LIFE MED-PATIENT-ASSESSMENT KHN (copy)
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Medicine was practiced differently a century ago. Doctors visited your home. They carried all their medicines in a briefcase. We moderns smugly note that most practices then would be quackery today. Now patients visit the doctors. Now just the standard drug directory (the Physicians Drug Reference) is itself too heavy to carry around.

What a difference 100 years can make!

But we moderns shouldn’t get complacent. With history as our guide, we know that in 100 years today’s state-of-the-art medical practices will also be obsolete or seen as quackery. That realization can enlighten us about how to let medical practices evolve naturally.

Conventional medical practice today rests on a three-pronged model of drugs, surgical procedures, and elaborate high-tech testing. This model has only come into existence in the past 75 years. But we now know the reasons why it should be heading for a decline or collapse.

First, it is ineffective when we need it most. Chronic diseases such as cancer, heart disease, diabetes, obesity, dementia, arthritis, substance addiction, and others ravage our population. Despite minor improvements in treatment, conventional medicine can’t stop the pandemic effect of chronic diseases. Conventional medicine treats symptoms, risk factors, and abnormalities. But it can’t identify causes, and the notion of curing or eradicating a chronic disease is practically foreign to it.

Second, overuse and misuse of medications creates “super-bugs” that may soon be untreatable. Some speculate that many surgeries may become too dangerous due to the risk of infection.

Third, the cost for essentially ineffective treatments is exorbitant. Doctors, hospitals, and drug companies are pricing themselves out of existence. Few people could or would pay for ineffective treatments. Conventional medicine needs a government bailout to survive. Obamacare, single-payer, or any government-supported system is essential to rescue conventional medicine from its own failures.

Fourth, conventional medical literature recognizes that medical errors, in many forms, are now our third-leading cause of death. That’s right behind cancer and heart disease, the two leading causes of death. Paradoxically, seeing your doctor is the most dangerous and lethal thing you could do today for your health.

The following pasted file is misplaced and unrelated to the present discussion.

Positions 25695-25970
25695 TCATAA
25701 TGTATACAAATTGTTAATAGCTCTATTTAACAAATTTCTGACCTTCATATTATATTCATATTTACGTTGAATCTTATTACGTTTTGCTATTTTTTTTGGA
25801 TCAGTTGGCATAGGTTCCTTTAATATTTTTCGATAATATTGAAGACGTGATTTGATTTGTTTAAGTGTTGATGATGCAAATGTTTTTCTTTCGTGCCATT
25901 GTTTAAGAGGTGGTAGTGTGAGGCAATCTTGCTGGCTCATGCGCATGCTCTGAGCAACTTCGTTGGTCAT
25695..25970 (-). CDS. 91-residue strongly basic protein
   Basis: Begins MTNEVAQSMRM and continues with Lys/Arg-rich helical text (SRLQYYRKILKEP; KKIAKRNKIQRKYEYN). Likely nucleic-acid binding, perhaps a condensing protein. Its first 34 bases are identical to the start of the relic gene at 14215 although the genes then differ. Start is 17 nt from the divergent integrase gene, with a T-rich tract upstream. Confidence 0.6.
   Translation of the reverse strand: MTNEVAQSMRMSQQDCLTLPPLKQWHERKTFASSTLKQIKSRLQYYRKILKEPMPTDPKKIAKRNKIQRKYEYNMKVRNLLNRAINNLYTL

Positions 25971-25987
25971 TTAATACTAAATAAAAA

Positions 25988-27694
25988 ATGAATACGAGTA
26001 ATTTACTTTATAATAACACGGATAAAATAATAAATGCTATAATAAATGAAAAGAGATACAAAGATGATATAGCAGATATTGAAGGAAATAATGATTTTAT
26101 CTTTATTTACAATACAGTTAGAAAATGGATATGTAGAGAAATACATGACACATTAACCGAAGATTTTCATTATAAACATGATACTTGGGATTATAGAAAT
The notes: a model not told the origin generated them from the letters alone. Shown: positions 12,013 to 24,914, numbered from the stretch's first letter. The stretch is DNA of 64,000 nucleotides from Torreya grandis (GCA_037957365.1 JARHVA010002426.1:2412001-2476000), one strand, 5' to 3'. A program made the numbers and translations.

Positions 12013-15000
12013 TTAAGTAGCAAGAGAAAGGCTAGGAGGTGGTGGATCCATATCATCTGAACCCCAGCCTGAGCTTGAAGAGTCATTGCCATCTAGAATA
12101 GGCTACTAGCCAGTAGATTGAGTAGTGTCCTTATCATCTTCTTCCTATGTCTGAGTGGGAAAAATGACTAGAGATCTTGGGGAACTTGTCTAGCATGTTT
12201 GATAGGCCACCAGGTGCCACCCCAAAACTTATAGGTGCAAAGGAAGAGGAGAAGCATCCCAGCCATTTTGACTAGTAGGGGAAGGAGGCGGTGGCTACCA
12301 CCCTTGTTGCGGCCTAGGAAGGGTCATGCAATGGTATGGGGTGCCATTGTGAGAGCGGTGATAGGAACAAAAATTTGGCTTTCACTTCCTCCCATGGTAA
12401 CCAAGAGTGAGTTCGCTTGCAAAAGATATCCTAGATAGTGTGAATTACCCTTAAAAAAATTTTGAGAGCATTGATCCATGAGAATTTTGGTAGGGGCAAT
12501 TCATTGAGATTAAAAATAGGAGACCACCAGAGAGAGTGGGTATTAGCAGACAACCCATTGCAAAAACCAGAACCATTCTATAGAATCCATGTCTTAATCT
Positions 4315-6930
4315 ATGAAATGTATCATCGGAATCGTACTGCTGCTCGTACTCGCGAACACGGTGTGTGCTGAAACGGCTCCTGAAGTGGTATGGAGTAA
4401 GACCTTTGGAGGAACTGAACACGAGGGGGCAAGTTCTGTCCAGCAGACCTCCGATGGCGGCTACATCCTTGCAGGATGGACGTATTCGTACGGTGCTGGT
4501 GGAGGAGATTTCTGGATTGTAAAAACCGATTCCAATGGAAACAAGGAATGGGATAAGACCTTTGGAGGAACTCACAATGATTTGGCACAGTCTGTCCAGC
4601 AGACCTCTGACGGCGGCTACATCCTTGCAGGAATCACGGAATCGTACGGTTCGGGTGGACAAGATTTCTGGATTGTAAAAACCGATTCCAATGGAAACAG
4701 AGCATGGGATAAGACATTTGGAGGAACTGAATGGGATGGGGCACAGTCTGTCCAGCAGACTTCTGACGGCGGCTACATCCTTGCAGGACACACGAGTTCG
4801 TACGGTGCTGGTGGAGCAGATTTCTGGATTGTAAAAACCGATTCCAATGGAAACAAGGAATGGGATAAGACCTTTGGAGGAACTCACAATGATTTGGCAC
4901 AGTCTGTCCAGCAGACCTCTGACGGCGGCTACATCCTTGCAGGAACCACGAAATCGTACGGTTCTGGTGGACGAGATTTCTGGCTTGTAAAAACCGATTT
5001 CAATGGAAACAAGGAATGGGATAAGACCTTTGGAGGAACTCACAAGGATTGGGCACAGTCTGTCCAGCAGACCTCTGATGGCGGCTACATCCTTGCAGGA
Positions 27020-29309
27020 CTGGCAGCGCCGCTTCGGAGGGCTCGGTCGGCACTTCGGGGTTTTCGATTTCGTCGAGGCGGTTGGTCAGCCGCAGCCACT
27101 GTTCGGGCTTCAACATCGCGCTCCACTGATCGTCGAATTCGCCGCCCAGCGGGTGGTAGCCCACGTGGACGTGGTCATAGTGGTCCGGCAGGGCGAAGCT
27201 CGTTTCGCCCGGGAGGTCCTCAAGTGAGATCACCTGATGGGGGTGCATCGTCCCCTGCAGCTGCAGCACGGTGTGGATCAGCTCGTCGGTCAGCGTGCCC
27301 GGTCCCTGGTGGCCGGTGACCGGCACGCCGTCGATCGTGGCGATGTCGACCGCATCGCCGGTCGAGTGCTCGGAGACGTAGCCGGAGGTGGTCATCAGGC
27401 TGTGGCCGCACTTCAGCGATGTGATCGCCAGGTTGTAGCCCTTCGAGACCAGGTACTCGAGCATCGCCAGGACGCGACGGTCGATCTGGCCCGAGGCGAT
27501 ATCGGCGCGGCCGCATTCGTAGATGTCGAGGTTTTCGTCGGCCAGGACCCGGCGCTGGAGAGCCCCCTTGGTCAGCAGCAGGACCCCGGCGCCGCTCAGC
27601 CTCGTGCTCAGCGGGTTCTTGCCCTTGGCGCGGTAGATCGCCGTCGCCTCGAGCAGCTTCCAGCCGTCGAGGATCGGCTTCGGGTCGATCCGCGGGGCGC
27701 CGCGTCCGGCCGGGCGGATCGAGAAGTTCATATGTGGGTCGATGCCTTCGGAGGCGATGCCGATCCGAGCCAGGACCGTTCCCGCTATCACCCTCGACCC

So what can replace conventional medicine as we know it today?

One possible contender could be some combination of “alternative” practices. There are so many that we can’t yet determine which might eventually predominate.

Another contender could be healthy lifestyle practices. Proper diet, exercise, and smoking cessation are already known to be capable of preventing 70-90 percent of several major chronic conditions (90 percent of type 2 diabetes, 80 percent of coronary artery disease, 70 percent of stroke, and 70 percent of colon cancer). That scale of success is unimaginable using conventional medical practices.

With all of its negatives, conventional medicine should be in decline. But it is actually booming. Why?

Economists recognize that failing enterprises and obsolete industries should go out of existence. Successful competitors emerge. This natural and “organic” process regularly occurs in a normally functioning economy. But our government can thwart this process. Government financing, mandates, subsidies, or bailouts preserve dysfunctional economic elements and stymie effective replacements.

That has happened to the practice of medicine. Conventional medicine with all of its drugs, surgeries, and incessant testing is too ineffective, costly, and dangerous. But the conventional medicine elite still control what our government dictates about the practice of medicine. So government policy and practices prop up conventional medicine’s survival and growth. Natural growth and evolution don’t occur. The practice of medicine remains dysfunctional. This result occurs whether the label is Obamacare or single-payer.

Let’s get government out of regulating health care. Our health depends on it.

David Grappo of North Albany is a retired attorney who tries to avoid engaging conventional medical practitioners in matters relating to his health.

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